Las Vegas Sands Approved for 99-Year Lease Around Nassau Coliseum Site

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  • Las Vegas Sands has planned a $5 billion build on 72 acres of space
  • LV Sands still needs to receive a gaming license to offer casino games
  • There are three casino licenses up for grabs in New York, two of which are expected to go to local racetracks

Las Vegas Sands Approved for 99-Year Lease Around Nassau Coliseum Site

Nassau County, New York legislators voted Monday to approve a 99-year lease to Las Vegas Sands and a $5 billion build.

The project will see the completion of a casino, hotel, and entertainment venue on Nassau Coliseum in Uniondale’s 72 acres of space. The development will occur around the Coliseum, which is a multi-purpose arena that is situated just about seven miles east of Queens, a borough of New York City.

The vote passed 17-1 despite a recent outcry of concerns from local community members and activists. Las Vegas Sands still needs to receive a gaming license before it can offer casino games.

A new project

The new vote is another wrinkle in New York’s ongoing rush to erect new casinos and general gaming attractions, spurred by the race for three casino gaming licenses.

One of the biggest motivators for the redevelopment of the Nassau property is the ability to create an estimated 8,500 jobs and an additional $100 million in annual revenue.

"It's taking a property sitting there for more than four decades and giving it life, to make sure it's a generator of taxes," said Matthew Aracich, the president of the Building and Construction Trades Council of Nassau and Suffolk Counties.

But despite the economic benefits, the project has received anything but universal support. On Sunday, a protest was held by dissenting locals and officials that said a new casino would only increase traffic and crime.

There’s also a philosophical debate about whether or not expanding casino offerings is what New York needs in the first place, especially given the casino arms race that is occurring in nearby NYC.

“That site should be redeveloped,” Westbury Mayor Peter I. Cavallaro said. “It's begging to be redeveloped. It should have been redeveloped a while ago. But a casino is the exact wrong thing to be putting at that site.”

Despite the negative outcry, Las Vegas Sands released a statement that said it was appreciative of the opportunity to add a world-class gaming facility to its resume and looks forward to working alongside and in the best interest of community members to develop an area they were proud of.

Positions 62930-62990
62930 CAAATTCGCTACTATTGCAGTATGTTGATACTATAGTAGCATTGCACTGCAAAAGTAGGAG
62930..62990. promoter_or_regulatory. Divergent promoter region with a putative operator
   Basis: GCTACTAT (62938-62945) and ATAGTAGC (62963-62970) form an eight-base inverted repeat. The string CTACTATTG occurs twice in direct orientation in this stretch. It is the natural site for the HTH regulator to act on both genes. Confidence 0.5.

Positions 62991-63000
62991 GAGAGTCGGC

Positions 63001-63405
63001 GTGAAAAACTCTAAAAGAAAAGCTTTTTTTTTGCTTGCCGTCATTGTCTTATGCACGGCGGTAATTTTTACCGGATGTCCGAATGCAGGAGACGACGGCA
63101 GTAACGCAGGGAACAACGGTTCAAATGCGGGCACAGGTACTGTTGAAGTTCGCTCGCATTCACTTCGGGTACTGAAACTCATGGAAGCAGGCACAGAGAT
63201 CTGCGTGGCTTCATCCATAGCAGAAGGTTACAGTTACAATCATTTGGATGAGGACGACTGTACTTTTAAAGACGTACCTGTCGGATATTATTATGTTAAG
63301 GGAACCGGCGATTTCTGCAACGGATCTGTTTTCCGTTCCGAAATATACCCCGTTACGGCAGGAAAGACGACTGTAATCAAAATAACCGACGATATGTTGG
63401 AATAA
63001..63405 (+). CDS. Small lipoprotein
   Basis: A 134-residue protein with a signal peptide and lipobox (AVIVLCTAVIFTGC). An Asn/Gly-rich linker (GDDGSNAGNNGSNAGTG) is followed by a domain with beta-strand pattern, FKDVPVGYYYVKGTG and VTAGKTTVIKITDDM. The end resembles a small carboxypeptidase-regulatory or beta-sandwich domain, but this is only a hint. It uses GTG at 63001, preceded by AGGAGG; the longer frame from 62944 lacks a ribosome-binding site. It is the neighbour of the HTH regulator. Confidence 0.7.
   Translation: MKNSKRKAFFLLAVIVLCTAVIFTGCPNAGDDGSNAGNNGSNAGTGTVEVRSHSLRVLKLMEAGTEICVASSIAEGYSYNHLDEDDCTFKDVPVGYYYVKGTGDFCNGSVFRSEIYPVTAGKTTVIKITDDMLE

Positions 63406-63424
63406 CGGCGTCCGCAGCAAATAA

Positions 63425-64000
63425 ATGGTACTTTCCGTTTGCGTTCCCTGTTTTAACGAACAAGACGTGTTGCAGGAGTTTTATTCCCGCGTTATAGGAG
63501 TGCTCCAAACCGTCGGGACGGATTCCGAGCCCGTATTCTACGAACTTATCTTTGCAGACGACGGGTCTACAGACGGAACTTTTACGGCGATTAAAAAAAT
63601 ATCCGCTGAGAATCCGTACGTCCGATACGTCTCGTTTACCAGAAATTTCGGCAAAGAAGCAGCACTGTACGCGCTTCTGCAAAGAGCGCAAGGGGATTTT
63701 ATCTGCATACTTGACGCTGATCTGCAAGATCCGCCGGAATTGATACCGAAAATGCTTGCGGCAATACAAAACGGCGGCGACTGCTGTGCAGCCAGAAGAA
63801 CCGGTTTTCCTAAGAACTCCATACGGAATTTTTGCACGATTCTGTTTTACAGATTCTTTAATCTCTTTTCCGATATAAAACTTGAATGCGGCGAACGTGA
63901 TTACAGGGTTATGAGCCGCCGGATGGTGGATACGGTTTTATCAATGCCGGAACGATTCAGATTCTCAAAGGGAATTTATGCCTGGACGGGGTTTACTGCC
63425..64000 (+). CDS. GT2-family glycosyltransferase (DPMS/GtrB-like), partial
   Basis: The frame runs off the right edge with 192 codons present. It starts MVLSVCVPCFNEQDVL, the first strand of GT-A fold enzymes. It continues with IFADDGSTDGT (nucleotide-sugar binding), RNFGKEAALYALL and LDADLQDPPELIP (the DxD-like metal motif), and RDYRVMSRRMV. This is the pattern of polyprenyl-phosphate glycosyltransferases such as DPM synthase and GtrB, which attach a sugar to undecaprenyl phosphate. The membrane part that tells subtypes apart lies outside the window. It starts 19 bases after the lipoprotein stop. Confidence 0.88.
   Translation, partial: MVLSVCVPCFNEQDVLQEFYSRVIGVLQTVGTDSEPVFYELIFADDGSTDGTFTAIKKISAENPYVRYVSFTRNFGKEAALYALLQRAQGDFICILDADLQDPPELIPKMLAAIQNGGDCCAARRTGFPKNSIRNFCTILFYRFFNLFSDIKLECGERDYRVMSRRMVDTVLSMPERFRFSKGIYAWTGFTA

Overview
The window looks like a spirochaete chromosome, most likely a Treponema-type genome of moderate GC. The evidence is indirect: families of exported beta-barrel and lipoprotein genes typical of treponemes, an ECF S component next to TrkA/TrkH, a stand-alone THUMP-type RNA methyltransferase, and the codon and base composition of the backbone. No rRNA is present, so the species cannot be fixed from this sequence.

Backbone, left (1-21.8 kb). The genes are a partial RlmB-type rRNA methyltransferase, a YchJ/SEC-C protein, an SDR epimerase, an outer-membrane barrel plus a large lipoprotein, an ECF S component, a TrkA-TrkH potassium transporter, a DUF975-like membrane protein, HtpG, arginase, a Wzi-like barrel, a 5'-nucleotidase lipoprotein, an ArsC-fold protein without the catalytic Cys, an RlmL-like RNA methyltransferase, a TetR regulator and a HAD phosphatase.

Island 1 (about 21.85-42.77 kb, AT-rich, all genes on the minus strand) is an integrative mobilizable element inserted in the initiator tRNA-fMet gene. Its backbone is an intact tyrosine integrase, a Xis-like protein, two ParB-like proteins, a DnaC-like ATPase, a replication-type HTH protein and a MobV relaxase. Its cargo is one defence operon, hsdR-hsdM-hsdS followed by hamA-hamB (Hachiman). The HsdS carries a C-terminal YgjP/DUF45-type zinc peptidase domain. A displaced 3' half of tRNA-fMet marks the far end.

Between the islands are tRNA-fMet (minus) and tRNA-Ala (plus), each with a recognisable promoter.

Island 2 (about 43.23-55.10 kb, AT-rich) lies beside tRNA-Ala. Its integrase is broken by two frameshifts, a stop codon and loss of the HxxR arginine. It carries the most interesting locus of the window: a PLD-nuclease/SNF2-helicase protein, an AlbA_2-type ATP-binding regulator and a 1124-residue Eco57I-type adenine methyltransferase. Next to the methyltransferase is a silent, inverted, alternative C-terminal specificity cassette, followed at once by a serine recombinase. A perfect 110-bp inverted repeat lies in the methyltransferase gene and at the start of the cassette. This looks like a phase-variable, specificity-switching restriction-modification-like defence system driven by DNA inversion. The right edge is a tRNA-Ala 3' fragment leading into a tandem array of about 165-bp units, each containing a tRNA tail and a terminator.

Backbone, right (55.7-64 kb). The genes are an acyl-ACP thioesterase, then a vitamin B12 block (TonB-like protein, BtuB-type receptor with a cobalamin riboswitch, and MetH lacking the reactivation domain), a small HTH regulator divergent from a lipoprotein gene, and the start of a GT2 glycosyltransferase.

Gaming license arms race

Although there are three casino licenses up for grabs in New York, the expectation is that one will go to both Queens Racetrack Aqueduct and Yonkers Raceway since they already have slot machines on their campuses. That leaves just one license available for a bevy of suitors.

One suitor for the license is New York Mets owner Steve Cohen, who plans to build over land used as an overflow parking lot at the Mets stadium. His problem is that there are environmental standards that prevent him from building there, and he is actively seeking a resolution.

More potential landing spots for a new casino are in Hudson Yards, the roof of Saks Fifth Avenue, and Times Square. There have also been proposals for facilities in Hudson Yards, Coney Island, and other popular destinations in the Big Apple.

The New York State Gaming Commission is in charge of deciding who the license will be awarded to. Gov. Kathy Hochul is involved in the process but has been concerned with the economics of the projects and impending build as local businesses and workers continue to feel the impacts of the global pandemic.

There is no definitive timeline for a decision on where the casinos will go and which entities will receive the licenses, although there is an expectation that it will be made before the end of summer.

According to the New York State Gaming Commission's 2022 annual report, New York casinos collected roughly $2 billion in total commercial gaming revenue. That number is expected to soar in 2023 because of the gaming fever that legal sports betting has cultivated ever since it was legalized in January 2022.

Grant is a sports and sports betting journalist who prides himself in his up-to-the-minute reporting on the latest events in the industry. A member of Virginia Tech’s 2021 graduating class, he has quickly put together an impressive portfolio since moving to the professional world full-time. Grant’s favorite sports to cover are basketball and both types of football (American and soccer), and he is pushing written, audio, and video content. He has been employed by companies as highly regarded as Forbes and continues on a great trajectory in the industry. When he’s not on the clock, you can find Grant at the gym, looking for adventures, or hanging out with his family.